When cyber warfare meets the IOT (Internet of Things) it results in the development of autonomous weapons (AW). The current age of AW is the result of years of research and development dedicated towards computational systems and warfare. The current status quo indicates that the development of AW is virtually inevitable. Like the nuclear age that found its roots towards the end of World War II, AW is currently on the rise. At an international level there is a discourse regarding the maturity of AW, both technologically and politically. With thousands of organizations rallying around the potential future of warfare, the debate can no longer be actively ignored. However, diplomacy and discourse surrounding AW has been evaded by those states that have the greatest potential to develop the technology. To no surprise the nuclear powers and a few other states have taken an active development in leading the future of autonomous weapons. Additionally, corporations that have been involved in the development of AW have received criticism from public welfare groups and civil society regarding their application of AI (artificial intelligence) to situations of war.
The current international level dialogue on AW remains in its infancy. There is little to no active dialogue, leave alone any concrete steps taken towards its limitation and use specification. To make matters worse there have been states that have outright opposed any discussion autonomous weapons at the international level and the United Nations (UN). They argue that existing frameworks relating to weaponry are sufficient for handling the development of AW and argue that any change to the hierarchy would place an undue burden on certain nations. The boundaries of the technology continue to be pushed, with developments that push the technology leaps and bounds taking place every few months, leave alone every few years. With the collapse of diplomacy and the international discourse taking place due to the rise of conservativism around the world over the last few years, there have been calls for a new space-age, aggressive development of AI and shift the existing political landscape. This benefits major players and corporations in the advancement of a new generation of warfare. Although, not officially discussed as such (barring a few exceptions), there is no doubt that the application of this technology can find its roots within warfare.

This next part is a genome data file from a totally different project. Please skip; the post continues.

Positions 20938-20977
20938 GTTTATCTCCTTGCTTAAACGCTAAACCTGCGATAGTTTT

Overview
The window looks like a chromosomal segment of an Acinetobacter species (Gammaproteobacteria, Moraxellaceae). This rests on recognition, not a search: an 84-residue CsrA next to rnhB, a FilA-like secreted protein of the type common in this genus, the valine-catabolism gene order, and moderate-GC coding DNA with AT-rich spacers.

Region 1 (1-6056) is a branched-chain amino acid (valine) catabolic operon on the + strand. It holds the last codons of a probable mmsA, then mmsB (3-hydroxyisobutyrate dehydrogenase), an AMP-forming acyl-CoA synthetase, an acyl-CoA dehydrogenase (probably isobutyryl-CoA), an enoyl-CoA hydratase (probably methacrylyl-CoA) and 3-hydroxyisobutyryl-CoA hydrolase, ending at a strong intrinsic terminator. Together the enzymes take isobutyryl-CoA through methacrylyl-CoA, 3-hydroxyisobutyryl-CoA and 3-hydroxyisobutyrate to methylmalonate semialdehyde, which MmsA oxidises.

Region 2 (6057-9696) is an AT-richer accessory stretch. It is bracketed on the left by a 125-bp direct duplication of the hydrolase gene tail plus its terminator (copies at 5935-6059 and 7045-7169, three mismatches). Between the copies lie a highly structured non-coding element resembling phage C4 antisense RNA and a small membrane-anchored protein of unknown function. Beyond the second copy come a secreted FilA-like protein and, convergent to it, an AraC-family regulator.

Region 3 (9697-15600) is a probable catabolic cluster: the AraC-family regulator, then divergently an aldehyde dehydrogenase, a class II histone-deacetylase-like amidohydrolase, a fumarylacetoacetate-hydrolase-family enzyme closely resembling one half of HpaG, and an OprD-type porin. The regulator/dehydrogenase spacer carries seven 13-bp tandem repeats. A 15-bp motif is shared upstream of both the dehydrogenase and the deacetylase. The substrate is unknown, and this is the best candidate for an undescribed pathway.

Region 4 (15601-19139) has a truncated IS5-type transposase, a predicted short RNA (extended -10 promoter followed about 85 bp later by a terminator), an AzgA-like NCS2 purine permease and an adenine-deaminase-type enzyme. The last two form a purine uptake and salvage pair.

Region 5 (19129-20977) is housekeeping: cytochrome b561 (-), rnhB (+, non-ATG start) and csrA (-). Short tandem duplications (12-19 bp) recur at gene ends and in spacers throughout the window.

Proponents of legislation in international treaties limiting or outright banning AW remain optimistic, as they argue that with the existing state of development there is still an opportunity for states to establish precedent on AW. However, as of now the majority of states that have an immediate stake in AW largely evade such dialogue. Until such time that the international community raises the issue of AW, there are existing frameworks that can bring a degree of predictability (albeit with potentially limited results if states themselves do not adhere to these guidelines). These largely revolve around the development of discourse around deterrence and use limitation.
The development of the UN was largely a product of World War II. It meant to regulate acts of aggressions between states and any type of warfare. To a large degree they have had success in this goal, wherein global peacetime has never had such a prolonged existence. This coupled with states agreeing to regulate their military activity remain the hallmark of the UN. They continue to be a beacon of hope to offer potential records and shelter to states, establishing the largest forum for discourse relating to AW. Even though there is some discourse pertaining to AW it is still limited.